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Developing Web User Interfaces with Oracle ADF Faces
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37 Using Different Output Modes

This chapter describes how to use ADF Faces to display pages in modes suitable for printing and emailing. Topics include how to print page contents using the showPrintablePageBehavior tag and how to create emailable pages with the request parameter org.apache.myfaces.trinidad.agent.email=true.

This chapter includes the following sections:

37.1 About Using Different Output Modes

ADF Faces enables you to output your page in a simplified mode either for printing or for emailing. For example, you may want users to be able to print a page (or a portion of a page), but instead of printing the page exactly as it is rendered in a web browser, you want to remove items that are not needed on a printed page, such as scroll bars and buttons. If a page is to be emailed, the page must be simplified so that email clients can correctly display it.

Note:

By default, when the ADF Faces framework detects that an application is being crawled by a search engine, it outputs pages in a simplified format for the crawler, similar to that for an emailable page. If you want to generate special content for web crawlers, you can use the EL-reachable Agent interface to detect when an agent is crawling the site, and then direct the agent to a specified link, for example:

<c:if test="#{requestContext.agent.type ==  'webcrawler'}">
  <af:link text="This Link is rendered only for web crawlers"
             destination="http://www.newPage.com"/>
</c:if>

For more information, see the Trinidad Javadoc.

For displaying printable pages, ADF Faces offers the showPrintablePageBehavior tag that, when used in conjunction with a command component, enables users to view a simplified version of a page in their browser, which they can then print.

For email support, ADF Faces provides an API that can be used to convert a page to one that is suitable for display in the Microsoft Outlook 2007, Mozilla Thunderbird 10.0.5, or Gmail email clients.

Tip:

The current output mode (email or printable) can be reached from AdfFacesContext. Because this context is EL-reachable, you can use EL to bind to the output mode from the JSP page. For example, you might allow a graphic to be rendered only if the current mode is not email using the following expression:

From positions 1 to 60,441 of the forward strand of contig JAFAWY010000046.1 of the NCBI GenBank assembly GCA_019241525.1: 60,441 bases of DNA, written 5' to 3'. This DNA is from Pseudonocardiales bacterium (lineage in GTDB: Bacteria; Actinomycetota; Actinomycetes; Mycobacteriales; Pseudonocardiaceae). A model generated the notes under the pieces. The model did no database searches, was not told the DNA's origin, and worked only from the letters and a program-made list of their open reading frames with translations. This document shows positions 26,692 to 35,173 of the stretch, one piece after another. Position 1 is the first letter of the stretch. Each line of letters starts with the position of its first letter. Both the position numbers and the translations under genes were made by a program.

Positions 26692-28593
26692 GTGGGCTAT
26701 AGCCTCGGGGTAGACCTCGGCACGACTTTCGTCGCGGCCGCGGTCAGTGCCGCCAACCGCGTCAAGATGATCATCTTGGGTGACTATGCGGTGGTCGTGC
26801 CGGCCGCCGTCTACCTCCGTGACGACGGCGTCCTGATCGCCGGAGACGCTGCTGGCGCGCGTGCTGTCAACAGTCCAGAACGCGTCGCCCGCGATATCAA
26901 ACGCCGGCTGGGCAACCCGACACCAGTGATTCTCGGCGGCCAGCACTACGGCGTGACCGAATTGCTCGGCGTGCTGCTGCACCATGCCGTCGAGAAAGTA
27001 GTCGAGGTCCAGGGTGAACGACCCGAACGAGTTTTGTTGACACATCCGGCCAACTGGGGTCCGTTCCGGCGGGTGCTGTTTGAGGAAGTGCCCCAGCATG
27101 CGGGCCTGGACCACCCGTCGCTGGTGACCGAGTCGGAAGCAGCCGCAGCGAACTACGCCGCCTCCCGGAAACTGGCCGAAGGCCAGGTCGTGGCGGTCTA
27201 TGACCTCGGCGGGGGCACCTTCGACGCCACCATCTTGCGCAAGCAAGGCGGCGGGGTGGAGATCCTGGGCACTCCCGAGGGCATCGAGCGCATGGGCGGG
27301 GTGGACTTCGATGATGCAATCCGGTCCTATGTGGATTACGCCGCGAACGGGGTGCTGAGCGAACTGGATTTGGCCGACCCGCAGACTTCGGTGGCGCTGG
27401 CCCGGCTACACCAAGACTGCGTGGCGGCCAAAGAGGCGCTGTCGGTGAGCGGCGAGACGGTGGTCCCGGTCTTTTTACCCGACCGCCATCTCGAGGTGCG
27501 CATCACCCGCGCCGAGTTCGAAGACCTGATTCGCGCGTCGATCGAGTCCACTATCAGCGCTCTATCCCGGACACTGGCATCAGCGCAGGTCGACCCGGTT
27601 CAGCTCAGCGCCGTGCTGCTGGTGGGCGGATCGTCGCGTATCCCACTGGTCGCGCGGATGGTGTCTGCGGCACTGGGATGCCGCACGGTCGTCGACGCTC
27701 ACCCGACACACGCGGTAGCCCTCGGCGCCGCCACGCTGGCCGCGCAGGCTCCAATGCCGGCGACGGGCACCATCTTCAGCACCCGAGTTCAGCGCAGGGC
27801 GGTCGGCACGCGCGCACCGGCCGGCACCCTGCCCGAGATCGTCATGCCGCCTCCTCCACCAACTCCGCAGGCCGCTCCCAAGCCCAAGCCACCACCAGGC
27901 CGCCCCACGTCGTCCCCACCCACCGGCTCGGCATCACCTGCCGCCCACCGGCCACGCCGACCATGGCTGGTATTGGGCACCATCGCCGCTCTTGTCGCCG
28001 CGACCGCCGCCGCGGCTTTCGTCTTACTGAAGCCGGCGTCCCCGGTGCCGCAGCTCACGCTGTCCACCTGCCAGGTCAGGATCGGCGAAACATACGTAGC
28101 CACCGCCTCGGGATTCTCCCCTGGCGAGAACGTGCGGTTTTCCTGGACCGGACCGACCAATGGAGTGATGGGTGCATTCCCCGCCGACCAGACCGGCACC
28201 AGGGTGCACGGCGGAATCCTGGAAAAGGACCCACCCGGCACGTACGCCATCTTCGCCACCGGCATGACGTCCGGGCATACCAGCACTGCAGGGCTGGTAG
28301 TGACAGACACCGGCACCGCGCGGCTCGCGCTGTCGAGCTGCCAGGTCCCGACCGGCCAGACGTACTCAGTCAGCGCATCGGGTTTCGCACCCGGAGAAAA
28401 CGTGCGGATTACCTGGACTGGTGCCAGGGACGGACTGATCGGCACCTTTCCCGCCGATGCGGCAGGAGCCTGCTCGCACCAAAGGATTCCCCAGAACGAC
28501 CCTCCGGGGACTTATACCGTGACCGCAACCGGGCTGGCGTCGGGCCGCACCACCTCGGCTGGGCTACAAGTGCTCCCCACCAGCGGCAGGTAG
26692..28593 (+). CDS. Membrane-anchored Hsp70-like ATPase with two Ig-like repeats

<af:activeImage source="/images/stockChart.gif" rendered="#{adfFacesContext.outputMode != "email"}"/>

You can determine the current mode using AdfFacesContext.getOutputMode().

37.1.1 Output Mode Use Cases

Most web pages are not suitable for print or for emailing, but users may need that functionality. For example, in the File Explorer application, you could place a button component inside the toolbar of the panelCollection component that contains a table, as shown in Figure 37-1.

Figure 37-1 Button to Print Part of a Page

Button to Print Part of a Page

When the user clicks the button, the page is displayed in a new browser window (or tab, depending on the browser) in a simplified form, as shown in Figure 37-2.

Figure 37-2 Printable Version of the Page

Printable Version of the Page

Only the contents of the table are displayed for printing. All extraneous components, such as tabs, toolbar, and scroll bars, are not rendered.

There may be occasions when you need a page in your application to be emailed. For example, purchase orders created on the web are often emailed to the purchaser at the end of the session. However, because email clients do not support external stylesheets which are used to render to web browsers, you can't email the same page, as it would not be rendered correctly.

Say you have a page that displays a purchase order, as shown in Figure 37-3.

Figure 37-3 Purchase Order Web Page

Purchase Order Web Page

When the user clicks the Emailable Page link at the top, an actionListener method or another service appends org.apache.myfaces.trinidad.agent.email=true to the current URL and emails the page. Figure 37-4 shows the page as it appears in an email client.

Figure 37-4 Page in an Email Client

Page in an Email Client

37.2 Displaying a Page for Print